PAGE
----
I just got back from the island of Providenciales, part of the Turks and Caicos Islands in the Caribbean. These islands are quite small and flat, so local plants live with high temperatures, little fresh water and ocean spray, from time to time. The Rubiaceae, or coffee family, is a tough family that can survive such conditions. I have already discussed one species in the Rubiaceae, the Pride of Big Pine (Strumpfia maritima), from Sint Maarten/Saint Martin. I was excited to see a new species in the Rubiaceae, the golden creeper (Ernodea millspaughii), during my visit to the Turks and Caicos Islands.
The tubular flowers of Ernodea millspaughii, found on Little Water Cay of the Turks and Caicos Islands (Rubiaceae)
This was a hard plant to identify. There are two species (Ernodea millspaughii and Ernodea littoralis) found on the Turks and Caicos Islands that are very similar in appearance. I was looking for identification characteristics and I found an image of the Ernodea millspaughii holotype in the C. V. Starr Virtual Herbarium of the New York Botanical Garden. The holotype is the original specimen that was used to describe the species. So it was really cool to see an image of the original plant collected in 1907 by Nathaniel Lord Britton (co-founder of the New York Botanical Garden)!
However, I couldn’t tell from the image how Ernodea millspaughii and Ernodea littoralis were different. So, I searched for the paper that first described the species Ernodea millspaughi and found one published by Britton in 1908 (‘The Genus of Ernodea Swartz: A Study of Species and Races’). The paper included an handy identification key, which I used to identify my plants as Ernodea millspaughii. Ernodea millspaughii has calyx (sepal) lobes shorter than the fruit, while Ernodea littoralis has calyx lobes equal to or longer than the fruit. The paper also mentions that Ernodea millspaughii could be a subgroup (race) of Ernodea littoralis. So, while I will call these plants Ernodea millspaughii, I’ll include information about Ernodea littoralis in this post.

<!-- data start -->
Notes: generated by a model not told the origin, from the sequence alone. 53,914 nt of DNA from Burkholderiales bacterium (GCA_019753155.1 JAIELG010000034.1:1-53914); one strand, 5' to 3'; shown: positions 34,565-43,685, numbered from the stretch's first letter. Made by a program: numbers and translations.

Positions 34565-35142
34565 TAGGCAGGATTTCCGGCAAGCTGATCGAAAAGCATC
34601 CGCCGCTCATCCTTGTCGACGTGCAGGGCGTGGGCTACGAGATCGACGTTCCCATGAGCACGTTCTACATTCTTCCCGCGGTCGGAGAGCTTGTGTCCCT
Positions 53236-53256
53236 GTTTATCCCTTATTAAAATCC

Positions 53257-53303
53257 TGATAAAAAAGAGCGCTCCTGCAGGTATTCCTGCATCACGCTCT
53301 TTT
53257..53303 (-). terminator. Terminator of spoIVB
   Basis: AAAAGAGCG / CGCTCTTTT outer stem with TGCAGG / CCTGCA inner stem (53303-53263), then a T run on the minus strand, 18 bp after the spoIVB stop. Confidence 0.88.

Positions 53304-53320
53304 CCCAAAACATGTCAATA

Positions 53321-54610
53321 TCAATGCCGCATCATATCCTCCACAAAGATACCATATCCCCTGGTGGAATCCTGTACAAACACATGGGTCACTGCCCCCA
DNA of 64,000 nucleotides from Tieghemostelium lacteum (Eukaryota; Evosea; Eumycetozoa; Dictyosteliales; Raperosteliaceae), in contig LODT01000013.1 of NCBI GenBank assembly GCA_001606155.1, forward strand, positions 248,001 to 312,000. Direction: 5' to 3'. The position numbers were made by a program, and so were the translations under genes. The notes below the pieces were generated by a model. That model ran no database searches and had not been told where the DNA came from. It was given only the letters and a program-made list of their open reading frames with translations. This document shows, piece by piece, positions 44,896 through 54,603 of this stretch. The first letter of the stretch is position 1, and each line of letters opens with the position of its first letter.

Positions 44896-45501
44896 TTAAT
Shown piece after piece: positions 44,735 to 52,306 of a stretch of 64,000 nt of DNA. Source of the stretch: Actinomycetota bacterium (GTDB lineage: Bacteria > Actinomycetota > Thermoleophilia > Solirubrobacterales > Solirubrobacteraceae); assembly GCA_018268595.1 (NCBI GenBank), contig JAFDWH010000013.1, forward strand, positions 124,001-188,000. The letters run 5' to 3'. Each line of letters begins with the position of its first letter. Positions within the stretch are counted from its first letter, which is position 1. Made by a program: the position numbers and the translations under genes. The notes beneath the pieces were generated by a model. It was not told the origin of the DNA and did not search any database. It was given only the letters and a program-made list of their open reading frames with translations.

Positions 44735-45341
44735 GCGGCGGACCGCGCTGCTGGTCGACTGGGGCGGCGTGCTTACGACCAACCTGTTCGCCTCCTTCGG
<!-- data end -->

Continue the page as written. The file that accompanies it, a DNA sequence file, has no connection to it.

The short calyx (sepal) lobes on the end of the fruits help to identify this plant as Ernodea millspaughii (Rubiaceae)
Ernodea millspaughii is only found in the Bahamas, Haiti and the Turks and Caicos Islands (The Institute for Regional Conservation, Floristic Inventory for South Florida Database: Ernodea). The common name, golden creeper, describes how the stems spread along the ground and the golden color of the leaves (University of Florida, Lee County Extension: Ernodea littoralis). The shoots of Ernodea littoralis are used to treat coughs, giving this plant another common name, coughbush (The International Union for Conservation of Nature Red List: Ernodea littoralis).
The pinkish-red flowers of Ernodea millspaughii with beautiful golden leaves (Rubiaceae)
Another exciting find on Little Water Cay were a few Turks and Caicos rock iguanas (Cyclura carinata). These critically endangered iguanas are only found on a few islands of the Bahama and Turks and Caicos Islands. They have been greatly threatened by introduced predators, such as cats and dogs (The International Union for Conservation of Nature Red List: Cyclura carinata). It was cool to see these rare iguanas lounging on the sand by their dens.
A Turks and Caicos rock iguana (Cyclura carinata) next to its burrow and some Ernodea millspaughii (Rubiaceae) on Little Water Cay